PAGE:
116 3rd St SE
Cedar Rapids, Iowa 52401
In November, voters in Linn County and the Cedar Rapids metro will be picking winners in some barn-burning ballot battles.
Linn County voters will be asked to permanently renew authorization for casino gambling in the county. It’s a battle that pits pro-casino forces under the banner Linn Wins! against, well, um, no opposition has yet materialized.
In the Cedar Rapids “metro block,” also including Hiawatha, Robins Marion and Fairfax, voters will be asked to renew a one-cent local-option sales tax. In Cedar Rapids, where the tax is used for the city’s Paving for Progress streets program. It’s a battle between tax supporters carrying the banner of Paving for More Progress and, well, again there’s no organized opposition at this point.
OK, the barns seem pretty safe. At least for now.
Both measures won lopsided victories when first introduced. In March 2013, 61 percent of county voters who braved a snowstorm supported legal gambling. Since then, four bids for casino licenses have been turned down by the Racing and Gaming Commission. But hope springs eternal.
Also in 2013, the penny-per-dollar sales tax was approved with 62 percent of the vote in the metro block, with more than 60 percent support in Cedar Rapids, Marion and Fairfax. The tax has provided $122 million in funding for street repairs and projects in Cedar Rapids. Fixing the city’s streets remains a top priority among local voters, as it has been since roads were invented.
A poll released Friday by Paving for More Progress showed 66.7 percent of 514 likely voters polled said they would vote to extend the sales tax. Another 29.6 percent would end the sales tax and 3.7 percent were undecided. The poll by Davenport-based Victory Enterprises had a margin of error of plus or minus 4.3 percent.
Paving for More Progress has raised more than $200,000, according to state campaign finance filings. The money comes from a long list of businesses, including paving companies, construction firms, engineering outfits and others that do work on infrastructure projects like the ones paid for by the local-option sales tax.
More than 30 companies have donated to the pro-tax campaign. The largest donations were $10,000, contributed by 13 companies. Six of the companies that donated are on a list provided by the city of the 14 firms that have received the most sales tax funds.
That list is topped by Marion’s Rathje Construction, which donated $10,000. Not a bad investment considering the company has been awarded $32.5 million in Paving for Progress projects. Boomerang, a site work contractor from Anamosa also donated $10,000, and has done $15 million worth of work on city street projects.
Asphalt contractor LL Pelling, with plants in Iowa City, Cedar Rapids and Marion, donated $10,000 and has done $9.7 million worth of work. Dave Schmitt Construction donated $10,000 and has been paid $4.2 million for city street projects. Peterson Contractors, a highway contractor based in Reinbeck, has worked on $2.1 million in projects and donated $10,000 to Paving for More Progress. Midwest Concrete in Peosta has been paid $2.1 million for city work and donated $5,000 to the pro-tax campaign.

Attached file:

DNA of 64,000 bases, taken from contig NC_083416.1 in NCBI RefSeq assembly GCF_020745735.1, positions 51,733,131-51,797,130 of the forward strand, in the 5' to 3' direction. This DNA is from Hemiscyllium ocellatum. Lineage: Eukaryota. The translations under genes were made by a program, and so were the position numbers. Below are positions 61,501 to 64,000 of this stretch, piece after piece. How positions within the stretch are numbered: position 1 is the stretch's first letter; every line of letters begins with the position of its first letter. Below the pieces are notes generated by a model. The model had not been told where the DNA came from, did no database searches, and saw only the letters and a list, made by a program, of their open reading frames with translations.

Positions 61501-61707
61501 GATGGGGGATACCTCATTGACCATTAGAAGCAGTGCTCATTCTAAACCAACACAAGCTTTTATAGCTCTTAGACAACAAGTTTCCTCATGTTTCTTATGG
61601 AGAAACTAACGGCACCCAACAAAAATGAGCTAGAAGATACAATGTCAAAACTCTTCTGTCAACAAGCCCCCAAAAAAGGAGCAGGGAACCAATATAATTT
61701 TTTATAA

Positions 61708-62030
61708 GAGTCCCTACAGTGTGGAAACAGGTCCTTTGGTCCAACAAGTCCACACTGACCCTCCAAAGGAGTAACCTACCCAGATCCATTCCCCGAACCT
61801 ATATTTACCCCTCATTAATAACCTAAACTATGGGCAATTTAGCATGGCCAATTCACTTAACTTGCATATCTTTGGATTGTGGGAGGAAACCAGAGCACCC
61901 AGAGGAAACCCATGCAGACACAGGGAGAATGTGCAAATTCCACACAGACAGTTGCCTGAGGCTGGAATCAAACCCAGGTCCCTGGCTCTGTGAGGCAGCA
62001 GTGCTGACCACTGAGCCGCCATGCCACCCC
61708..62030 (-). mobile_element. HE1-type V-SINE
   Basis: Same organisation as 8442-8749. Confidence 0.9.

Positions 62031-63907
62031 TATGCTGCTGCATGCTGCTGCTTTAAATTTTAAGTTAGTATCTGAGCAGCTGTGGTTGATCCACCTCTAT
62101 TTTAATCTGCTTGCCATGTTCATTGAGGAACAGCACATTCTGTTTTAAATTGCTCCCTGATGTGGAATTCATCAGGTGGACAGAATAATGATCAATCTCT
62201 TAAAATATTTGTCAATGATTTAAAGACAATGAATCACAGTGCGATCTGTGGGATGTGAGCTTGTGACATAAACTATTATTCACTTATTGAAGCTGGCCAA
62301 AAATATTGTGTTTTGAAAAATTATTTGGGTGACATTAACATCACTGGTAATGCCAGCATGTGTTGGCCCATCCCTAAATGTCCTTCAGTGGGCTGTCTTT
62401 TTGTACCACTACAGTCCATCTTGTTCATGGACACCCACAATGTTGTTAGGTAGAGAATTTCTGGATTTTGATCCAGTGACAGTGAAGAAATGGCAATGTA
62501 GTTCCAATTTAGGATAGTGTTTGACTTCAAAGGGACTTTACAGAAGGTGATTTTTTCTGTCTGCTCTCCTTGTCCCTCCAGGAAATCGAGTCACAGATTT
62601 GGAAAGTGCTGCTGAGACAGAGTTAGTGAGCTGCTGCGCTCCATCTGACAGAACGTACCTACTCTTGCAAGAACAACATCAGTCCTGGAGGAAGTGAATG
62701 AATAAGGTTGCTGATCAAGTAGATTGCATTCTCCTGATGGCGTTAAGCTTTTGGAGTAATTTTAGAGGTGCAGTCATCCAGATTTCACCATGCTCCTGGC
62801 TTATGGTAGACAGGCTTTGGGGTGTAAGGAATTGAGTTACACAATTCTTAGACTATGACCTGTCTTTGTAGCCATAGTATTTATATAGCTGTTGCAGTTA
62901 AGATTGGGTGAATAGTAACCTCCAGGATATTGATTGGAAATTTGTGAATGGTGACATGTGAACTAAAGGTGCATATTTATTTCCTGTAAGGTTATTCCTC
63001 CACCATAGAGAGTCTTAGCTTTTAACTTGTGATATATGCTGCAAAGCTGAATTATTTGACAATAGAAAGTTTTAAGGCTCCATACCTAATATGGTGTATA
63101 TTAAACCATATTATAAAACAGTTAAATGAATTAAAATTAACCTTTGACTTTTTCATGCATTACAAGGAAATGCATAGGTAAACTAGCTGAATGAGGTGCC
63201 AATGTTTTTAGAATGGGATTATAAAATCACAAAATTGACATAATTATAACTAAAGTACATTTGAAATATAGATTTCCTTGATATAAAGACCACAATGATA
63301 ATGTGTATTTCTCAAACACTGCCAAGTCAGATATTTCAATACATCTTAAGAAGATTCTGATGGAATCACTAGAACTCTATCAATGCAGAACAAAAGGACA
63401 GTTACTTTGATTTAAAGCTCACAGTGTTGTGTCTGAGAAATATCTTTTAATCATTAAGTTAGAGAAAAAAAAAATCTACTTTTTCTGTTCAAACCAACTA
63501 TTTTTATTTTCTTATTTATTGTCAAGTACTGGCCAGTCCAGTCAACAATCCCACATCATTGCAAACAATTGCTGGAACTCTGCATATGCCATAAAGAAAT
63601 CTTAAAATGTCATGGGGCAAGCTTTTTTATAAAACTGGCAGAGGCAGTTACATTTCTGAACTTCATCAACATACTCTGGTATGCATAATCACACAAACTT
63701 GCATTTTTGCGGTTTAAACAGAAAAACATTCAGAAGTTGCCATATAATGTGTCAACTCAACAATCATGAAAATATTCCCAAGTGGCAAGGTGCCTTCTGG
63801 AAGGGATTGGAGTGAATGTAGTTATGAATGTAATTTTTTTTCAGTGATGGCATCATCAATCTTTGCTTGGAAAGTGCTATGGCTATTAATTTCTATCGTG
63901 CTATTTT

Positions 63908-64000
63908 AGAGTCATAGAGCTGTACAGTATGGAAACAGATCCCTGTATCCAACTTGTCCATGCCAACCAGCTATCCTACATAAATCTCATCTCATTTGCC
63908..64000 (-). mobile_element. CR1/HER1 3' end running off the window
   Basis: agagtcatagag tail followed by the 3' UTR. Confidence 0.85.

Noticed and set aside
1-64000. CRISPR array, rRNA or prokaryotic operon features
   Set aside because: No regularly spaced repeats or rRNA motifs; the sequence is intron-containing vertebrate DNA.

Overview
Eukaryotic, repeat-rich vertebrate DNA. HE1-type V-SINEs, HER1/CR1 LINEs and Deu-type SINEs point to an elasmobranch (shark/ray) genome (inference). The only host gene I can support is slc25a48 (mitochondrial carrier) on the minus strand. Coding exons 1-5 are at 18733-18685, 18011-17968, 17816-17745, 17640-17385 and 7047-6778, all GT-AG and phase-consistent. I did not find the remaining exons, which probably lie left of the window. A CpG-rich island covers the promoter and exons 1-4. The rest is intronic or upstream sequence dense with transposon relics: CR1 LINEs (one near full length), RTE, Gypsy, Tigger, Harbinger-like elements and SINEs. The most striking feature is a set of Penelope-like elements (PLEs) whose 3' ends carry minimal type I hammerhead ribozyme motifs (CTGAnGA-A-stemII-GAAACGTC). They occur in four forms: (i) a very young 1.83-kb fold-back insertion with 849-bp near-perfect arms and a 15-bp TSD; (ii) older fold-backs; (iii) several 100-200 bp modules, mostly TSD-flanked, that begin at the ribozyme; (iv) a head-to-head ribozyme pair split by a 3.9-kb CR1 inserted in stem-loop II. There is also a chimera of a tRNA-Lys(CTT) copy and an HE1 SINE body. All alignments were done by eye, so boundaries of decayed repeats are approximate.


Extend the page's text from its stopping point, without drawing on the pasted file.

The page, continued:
It's not hard to see from those numbers why local and regional companies in the business of building roads and related work would want the tax renewed.
On the gambling front, Linn Wins! has yet to report any donations. When the dust settled after the 2013 referendum, campaign finance filings showed that casino backers and opponents combined to spend more than $3.4 million.
Much of the money aimed at defeating legal gambling in Linn County was donated by existing casino interests who wanted to head off potential competition from a Cedar Rapids casino, including Riverside Casino and Gold resort, the Isle of Capri in Waterloo and the Meskwaki Casino in Tama.
The Cedar Rapids development group, which led the charge for a casino, remains the city’s preferred casino developer through 2029.
Other factors have changed. The board for the Linn County nonprofit that would be the casino license holder has a full slate of new members. The Racing and Gaming commission has also turned over, with four members who have not voted on a Cedar Rapids project. One slot on the commission remains open, but the governor’s office hasn’t said why. An email I sent asking about the empty seat remains unanswered.
Unlike 2013, there’s no glitzy casino plan for voters to ogle. No impressive renderings. No steakhouse. There’s only the hope that someday the state’s second-largest city can join the casino club.
It remains to be seen if Riverside owner Dan Kehl and others will mount a campaign against referendum renewal in Linn County. Only one county, Wapello County, has voted against renewing a casino referendum since casinos were legalized. Most renewals pass by wide margins.
And if the Racing and Gaming Commission continues making licensing decisions based on market studies and obsessing over “cannibalization” of revenues from existing casinos, Kehl and others may not have much to fear. Even with new members, the influence of the casino cartel is strong.
And no, I don’t think anyone is going to offer us a water park this time.
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